The biggest banks in the U.S. swooped in to rescue
with a flood of cash totaling $30 billion, in an effort to stop a spreading panic following a pair of recent bank failures.
The bank’s executives came together in recent days to formulate the plan, discussing it with Treasury Secretary
and other officials and regulators in Washington, D.C., people familiar with the matter said.
Bank of America Corp.
& Co. are each making a $5 billion uninsured deposit into First Republic, the banks said in a statement, confirming an earlier report by The Wall Street Journal.
Goldman Sachs Group Inc.
are kicking in $2.5 billion apiece, while five other banks are contributing $1 billion each.
“This show of support by a group of large banks is most welcome, and demonstrates the resilience of the banking system,” the Treasury Department, Federal Reserve, Federal Deposit Insurance Corp. and the Office of the Comptroller of the Currency said in a joint statement.
Big banks received an influx of billions of deposits from midsize lenders including First Republic over the past week in the wake of the collapse of Silicon Valley Bank and Signature Bank. JPMorgan and the others are now effectively giving back some of the money they have raked in.
The deposits don’t carry any special deal and earn a rate in line with those of the bank’s other depositors, according to people familiar with the matter.
The cash infusion could solve First Republic’s immediate issues of a falling stock price and fleeing depositors. The bank will still have to grapple with a tougher business environment in a world of higher interest rates and depositors suddenly aware of the pitfalls of large uninsured balances.
Ms. Yellen sought to reassure jittery depositors in congressional testimony Thursday. “Americans can feel confident that their deposits will be there when they need them,” she said.
She spoke with JPMorgan Chief Executive
on Tuesday, kicking off the effort to get funds to First Republic, according to a person familiar with the matter. Ms. Yellen also spoke with other bank chief executives and met with Mr. Dimon in her office at the Treasury on Thursday afternoon, the person said.
The pact is an extraordinary effort to protect the entire banking system from widespread panic by turning First Republic into a firewall. After the failures of Silicon Valley Bank and Signature, fears had grown that First Republic could be next.
The jitters have spread around the world.
, beset by a series of missteps and customer departures, was forced to secure a $50 billion-plus lifeline Wednesday from its own central bank after the Swiss firm’s share price fell to record lows.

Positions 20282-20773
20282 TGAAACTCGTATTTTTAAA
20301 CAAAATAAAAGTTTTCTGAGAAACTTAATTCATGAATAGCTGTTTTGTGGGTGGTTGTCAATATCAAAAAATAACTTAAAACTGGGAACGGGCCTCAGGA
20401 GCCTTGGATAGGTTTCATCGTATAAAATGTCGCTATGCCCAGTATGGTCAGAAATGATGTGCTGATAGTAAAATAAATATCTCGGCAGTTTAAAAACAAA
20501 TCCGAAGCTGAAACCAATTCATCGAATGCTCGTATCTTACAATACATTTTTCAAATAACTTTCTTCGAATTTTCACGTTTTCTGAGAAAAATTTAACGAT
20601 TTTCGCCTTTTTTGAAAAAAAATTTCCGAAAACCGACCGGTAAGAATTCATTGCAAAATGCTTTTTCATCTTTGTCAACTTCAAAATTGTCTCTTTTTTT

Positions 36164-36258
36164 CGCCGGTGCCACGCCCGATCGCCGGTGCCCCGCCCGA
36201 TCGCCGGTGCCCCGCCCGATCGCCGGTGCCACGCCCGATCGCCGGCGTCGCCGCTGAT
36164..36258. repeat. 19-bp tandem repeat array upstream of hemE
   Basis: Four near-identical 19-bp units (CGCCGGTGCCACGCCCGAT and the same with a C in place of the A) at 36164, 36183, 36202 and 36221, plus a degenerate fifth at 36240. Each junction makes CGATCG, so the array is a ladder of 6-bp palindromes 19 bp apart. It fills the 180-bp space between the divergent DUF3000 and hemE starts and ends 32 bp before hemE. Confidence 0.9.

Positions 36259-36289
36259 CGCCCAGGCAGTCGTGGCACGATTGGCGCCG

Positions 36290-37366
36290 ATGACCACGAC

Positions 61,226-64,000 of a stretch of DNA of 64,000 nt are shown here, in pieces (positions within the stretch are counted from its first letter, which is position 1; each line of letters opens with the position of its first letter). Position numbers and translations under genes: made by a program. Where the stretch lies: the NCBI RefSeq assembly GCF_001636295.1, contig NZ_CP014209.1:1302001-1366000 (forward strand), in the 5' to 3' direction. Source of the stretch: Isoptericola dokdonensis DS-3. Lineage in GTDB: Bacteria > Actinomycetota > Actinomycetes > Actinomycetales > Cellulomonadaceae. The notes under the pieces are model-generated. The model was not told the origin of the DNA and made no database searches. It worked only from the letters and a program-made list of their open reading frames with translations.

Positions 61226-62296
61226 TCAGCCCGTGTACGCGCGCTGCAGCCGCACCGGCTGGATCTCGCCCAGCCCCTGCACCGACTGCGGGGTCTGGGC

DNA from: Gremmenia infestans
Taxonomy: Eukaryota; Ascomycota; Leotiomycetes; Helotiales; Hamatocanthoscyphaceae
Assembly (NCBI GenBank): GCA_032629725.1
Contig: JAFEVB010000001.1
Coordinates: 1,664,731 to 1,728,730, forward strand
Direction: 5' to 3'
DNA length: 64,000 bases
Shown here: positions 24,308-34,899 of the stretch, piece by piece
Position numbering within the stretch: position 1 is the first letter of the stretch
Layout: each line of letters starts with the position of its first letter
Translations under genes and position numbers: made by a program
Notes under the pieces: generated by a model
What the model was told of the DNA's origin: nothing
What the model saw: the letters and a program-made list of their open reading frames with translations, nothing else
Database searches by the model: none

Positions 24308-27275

First Republic’s stock rose 10% on Thursday, reversing declines from earlier in the day on the news. The stock had been down more than 60% this week, while its market capitalization had fallen from $21 billion on March 8, when the
crisis began, to below $5 billion.
Silicon Valley Bank’s collapse last week sparked concern about other regional banks with large collections of uninsured deposits. First Republic catered to a similar Bay Area clientele as the failed bank.
Customers yanked billions of deposits out of First Republic, and the bank sought to stem the tide Sunday, announcing additional funding from the Fed and JPMorgan that gave the bank a total of $70 billion in available liquidity.
That funding included using the Fed’s discount window, a short-term borrowing program banks can use for quick funds, people familiar with the matter said. Banks have been wary of the stigma of tapping into the program, often dubbed the industry’s lender of last resort.
First Republic said Thursday that it had borrowed as much as $109 billion from the Fed one night within the past week. It said that insured deposits have remained stable over the past week and that deposit outflows have “slowed considerably.”
But S&P Global Ratings on Wednesday downgraded the bank’s bonds to junk status, and investors continued selling, adding more uncertainty.
The fast-moving situation is reminiscent of the drama in the banking system in the 2008 financial crisis, when Mr. Dimon played the role of white knight, purchasing Bear Stearns and then Washington Mutual. Lawsuits, losses and political pressure followed. Mr. Dimon has said he would never do a government-led rescue deal again.
First Republic’s business and stock-market valuation were long the envy of the banking industry. Its customers are wealthy individuals and businesses, primarily on the coasts. Its lending business revolves around making huge mortgages to such clients as
Few of those loans ever went bad. The bank had about $213 billion in assets and $176 billion in deposits as of the end of 2022.
Its profits rose in 2022, but the Fed’s aggressive rate increases took a toll. First Republic’s wealthy customers were no longer as content to leave huge sums of money in bank accounts that earned no interest.
The industry has tried to come together before in times of crises, but with mixed results. In 1998, the hedge fund Long-Term Capital Management suffered steep losses, and most of the biggest banks agreed to bail it out for fear of their own exposures. In 2008, their chief executives tried a similar approach to bail out Lehman Brothers but failed to reach agreement.
They have also taken less dramatic steps to shore up confidence in the financial system. In early 2020, as the pandemic was gripping markets, the biggest banks announced they would all borrow from the Fed’s discount window. They didn’t need the funds, but wanted to reduce the borrowing stigma.
The other banks contributing to the First Republic rescue package are U.S. Bancorp,
Truist Financial Corp.
Bank of New York Mellon Corp.
State Street Corp.
—Laura Cooper, Lauren Thomas, Rebecca Ballhaus and Andrew Duehren contributed to this article.
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